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(CNN) — Lantau is Hong Kong’s largest island, home to three of its busiest spots — Hong Kong Disneyland, the Tian Tan Buddha and Chep Lak Kok Airport.
But on the island’s western tip, on a spit of land that curls into the South China Sea, is a fishing village called Tai O that feels like it has been frozen in time. There are still old-fashioned wooden houses built on stilts, narrow shops selling handwoven baskets and strips of dried seafood, and a complete lack of car traffic.
Despite the faraway feeling, Tai O still isn’t immune from the coronavirus concerns plaguing the world. But the village — which so far has not had a single diagnosed case of the virus — has found a way to stay safe while also giving their fellow Hongkongers a respite from the world.
On the northern tip of Tai O is a former police station that was converted into the upscale nine-room Tai O Heritage Hotel.
Though it could have closed down amid the downturn in tourism, the hotel opted to stay open — and became a haven not for tourists, but instead for locals seeking an escape from their claustrophobic city apartments.
Part of the decision to stay open wasn’t a decision at all. The hotel is a city landmark with protection under Hong Kong’s development bureau, which requires that the hotel be open to the public year-round for people to appreciate the conservation work up-close.
While hotel management did opt to cancel the three daily property tours that are usually available for visitors, the hotel and its glassed-in rooftop restaurant, The Tai O Lookout, remain open for bookings.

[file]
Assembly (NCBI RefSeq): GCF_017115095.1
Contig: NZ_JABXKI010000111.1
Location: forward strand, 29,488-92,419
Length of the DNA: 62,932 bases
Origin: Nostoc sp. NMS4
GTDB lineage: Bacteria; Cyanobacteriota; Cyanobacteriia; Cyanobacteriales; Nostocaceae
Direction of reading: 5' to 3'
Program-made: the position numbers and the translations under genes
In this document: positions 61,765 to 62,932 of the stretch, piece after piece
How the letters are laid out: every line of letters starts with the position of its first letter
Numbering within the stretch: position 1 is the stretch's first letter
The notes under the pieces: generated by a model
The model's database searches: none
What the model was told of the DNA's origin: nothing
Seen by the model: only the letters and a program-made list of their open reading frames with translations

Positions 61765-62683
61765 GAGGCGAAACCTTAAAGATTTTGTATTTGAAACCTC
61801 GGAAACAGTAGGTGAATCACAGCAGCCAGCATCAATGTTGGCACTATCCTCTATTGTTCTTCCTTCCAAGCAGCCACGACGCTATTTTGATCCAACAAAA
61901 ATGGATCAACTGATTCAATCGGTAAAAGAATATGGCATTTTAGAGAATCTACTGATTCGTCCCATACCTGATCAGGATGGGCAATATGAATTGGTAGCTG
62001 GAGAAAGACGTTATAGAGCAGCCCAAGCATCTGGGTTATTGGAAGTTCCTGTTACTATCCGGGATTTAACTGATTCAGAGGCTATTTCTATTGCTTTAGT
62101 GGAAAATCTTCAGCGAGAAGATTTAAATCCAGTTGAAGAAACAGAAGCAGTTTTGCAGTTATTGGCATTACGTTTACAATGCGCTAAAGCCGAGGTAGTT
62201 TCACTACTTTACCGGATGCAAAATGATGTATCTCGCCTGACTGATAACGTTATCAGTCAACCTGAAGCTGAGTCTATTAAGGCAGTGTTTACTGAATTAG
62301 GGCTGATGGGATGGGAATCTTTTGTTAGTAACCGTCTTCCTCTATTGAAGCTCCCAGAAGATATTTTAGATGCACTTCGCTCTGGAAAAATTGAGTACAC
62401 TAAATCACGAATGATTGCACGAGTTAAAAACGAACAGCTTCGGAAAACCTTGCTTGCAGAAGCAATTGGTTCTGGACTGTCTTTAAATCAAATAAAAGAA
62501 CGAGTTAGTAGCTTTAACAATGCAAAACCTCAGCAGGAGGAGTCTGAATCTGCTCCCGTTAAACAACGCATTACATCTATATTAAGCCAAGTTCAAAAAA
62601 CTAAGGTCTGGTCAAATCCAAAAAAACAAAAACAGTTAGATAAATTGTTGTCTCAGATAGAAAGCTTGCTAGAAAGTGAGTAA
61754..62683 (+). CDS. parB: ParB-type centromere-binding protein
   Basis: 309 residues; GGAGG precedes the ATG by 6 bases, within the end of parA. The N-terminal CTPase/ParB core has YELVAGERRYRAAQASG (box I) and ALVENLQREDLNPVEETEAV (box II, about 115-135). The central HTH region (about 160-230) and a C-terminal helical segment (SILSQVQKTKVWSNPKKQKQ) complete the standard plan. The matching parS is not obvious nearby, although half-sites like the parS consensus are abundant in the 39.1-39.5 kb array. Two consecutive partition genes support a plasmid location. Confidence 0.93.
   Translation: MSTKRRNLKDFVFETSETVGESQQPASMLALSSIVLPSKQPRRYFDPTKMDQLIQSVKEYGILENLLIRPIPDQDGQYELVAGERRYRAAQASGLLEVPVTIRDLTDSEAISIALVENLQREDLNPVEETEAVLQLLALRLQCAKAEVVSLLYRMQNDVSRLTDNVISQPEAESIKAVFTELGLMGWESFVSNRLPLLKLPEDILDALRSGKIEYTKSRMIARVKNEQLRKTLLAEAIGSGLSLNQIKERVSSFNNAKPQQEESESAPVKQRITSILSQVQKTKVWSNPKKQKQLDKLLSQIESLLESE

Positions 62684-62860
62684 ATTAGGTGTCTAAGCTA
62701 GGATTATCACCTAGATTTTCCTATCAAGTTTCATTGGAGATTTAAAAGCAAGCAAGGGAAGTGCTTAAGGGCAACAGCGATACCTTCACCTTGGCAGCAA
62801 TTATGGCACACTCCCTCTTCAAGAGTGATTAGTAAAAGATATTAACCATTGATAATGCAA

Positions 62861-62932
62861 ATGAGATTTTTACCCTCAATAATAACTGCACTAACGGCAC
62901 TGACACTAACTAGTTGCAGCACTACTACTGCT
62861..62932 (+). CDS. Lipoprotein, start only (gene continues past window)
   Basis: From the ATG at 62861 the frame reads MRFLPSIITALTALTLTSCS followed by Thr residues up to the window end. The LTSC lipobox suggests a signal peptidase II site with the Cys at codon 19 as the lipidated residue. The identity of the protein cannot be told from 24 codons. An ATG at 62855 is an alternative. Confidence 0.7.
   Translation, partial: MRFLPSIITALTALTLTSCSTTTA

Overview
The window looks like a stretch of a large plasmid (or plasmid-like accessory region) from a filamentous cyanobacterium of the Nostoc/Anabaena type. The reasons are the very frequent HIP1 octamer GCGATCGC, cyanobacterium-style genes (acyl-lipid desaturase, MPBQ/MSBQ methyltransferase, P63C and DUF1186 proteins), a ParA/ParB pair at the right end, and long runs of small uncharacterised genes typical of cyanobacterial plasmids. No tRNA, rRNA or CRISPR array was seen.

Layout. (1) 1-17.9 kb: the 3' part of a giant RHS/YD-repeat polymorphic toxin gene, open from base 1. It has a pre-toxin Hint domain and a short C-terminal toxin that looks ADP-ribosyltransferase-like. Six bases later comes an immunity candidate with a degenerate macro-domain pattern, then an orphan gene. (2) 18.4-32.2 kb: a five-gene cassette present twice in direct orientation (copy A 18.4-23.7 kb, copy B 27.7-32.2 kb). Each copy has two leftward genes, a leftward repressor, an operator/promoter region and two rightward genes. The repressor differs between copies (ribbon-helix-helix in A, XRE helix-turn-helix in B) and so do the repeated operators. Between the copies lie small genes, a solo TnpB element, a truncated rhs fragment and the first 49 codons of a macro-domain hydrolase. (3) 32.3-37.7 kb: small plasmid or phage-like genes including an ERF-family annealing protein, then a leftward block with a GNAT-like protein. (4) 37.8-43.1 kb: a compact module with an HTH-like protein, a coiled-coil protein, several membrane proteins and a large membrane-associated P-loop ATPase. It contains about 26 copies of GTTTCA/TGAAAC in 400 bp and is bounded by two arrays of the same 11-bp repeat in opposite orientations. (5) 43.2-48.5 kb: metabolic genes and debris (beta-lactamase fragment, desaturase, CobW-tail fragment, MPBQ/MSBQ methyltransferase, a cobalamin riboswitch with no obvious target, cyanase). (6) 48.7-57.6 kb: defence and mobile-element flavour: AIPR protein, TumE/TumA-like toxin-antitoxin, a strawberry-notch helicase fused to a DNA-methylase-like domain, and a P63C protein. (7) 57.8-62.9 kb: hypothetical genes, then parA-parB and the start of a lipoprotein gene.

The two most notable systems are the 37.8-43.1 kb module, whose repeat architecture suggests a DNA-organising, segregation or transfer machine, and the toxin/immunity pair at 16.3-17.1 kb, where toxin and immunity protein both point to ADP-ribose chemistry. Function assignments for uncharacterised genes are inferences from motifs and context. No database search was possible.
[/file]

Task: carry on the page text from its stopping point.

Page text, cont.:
What’s changed, though, are the demographics of the people making the bookings. In a typical year, about 75% of the hotel’s guests are local. Since February 2020, that number has hovered between 92 and 99%.
Since Hong Kong’s “second wave” of coronavirus cases began, the city has restricted movement even further, with businesses like karaoke bars, restaurants and hair salons feeling the crunch.
“The hotel has fortunately been running close to full or full during weekends in recent two months, and higher than expected occupancy during weekdays at an average over 70 – 80%,” a representative for the Tai O Heritage Hotel, tells CNN Travel.
Some weekends have even been so popular that the hotel has had to place would-be guests on a wait list.
And the booming business isn’t just good for the economy — it’s good for the community.
“Tai O Heritage Hotel is operated as a non-profit social enterprise,” the representative explains. “All proceeds and revenue will be fully contributed to hotel maintenance, community engagement and commitment to Tai O village, to promote heritage conservation, tourism and green living.”
That includes paying to repair the historic stilt houses and sponsoring art projects like a 3-D mural about local history and landmarks.
The same hygiene regulations that are in effect throughout Hong Kong are in place in Tai O as well: everyone wears masks, guests must fill out health declaration forms before being allowed to check into their rooms and bottles of hand sanitizer are placed on nearly every available surface.
Guests who arrive for meals at the Tai O Lookout — breakfast is for hotel guests only, while dinner is open to the public — must have their temperatures taken, use hand sanitizer upon arrival, sit no more than four to a table and have their tables placed at least one and a half meters apart.
Still, though, Tai O manages to retain its feeling of peacefulness. Guests can watch the sunset from the restaurant, and on clear days the Hong Kong – Macao – Zhuhai Bridge is visible in the distance. There’s no TV blaring the news, just soft, tinkling music playing overhead.
Even with masks on, it’s a rare place where stressed Hongkongers — many of whom have been cooped up in their apartments for nearly three months — can breathe freely.
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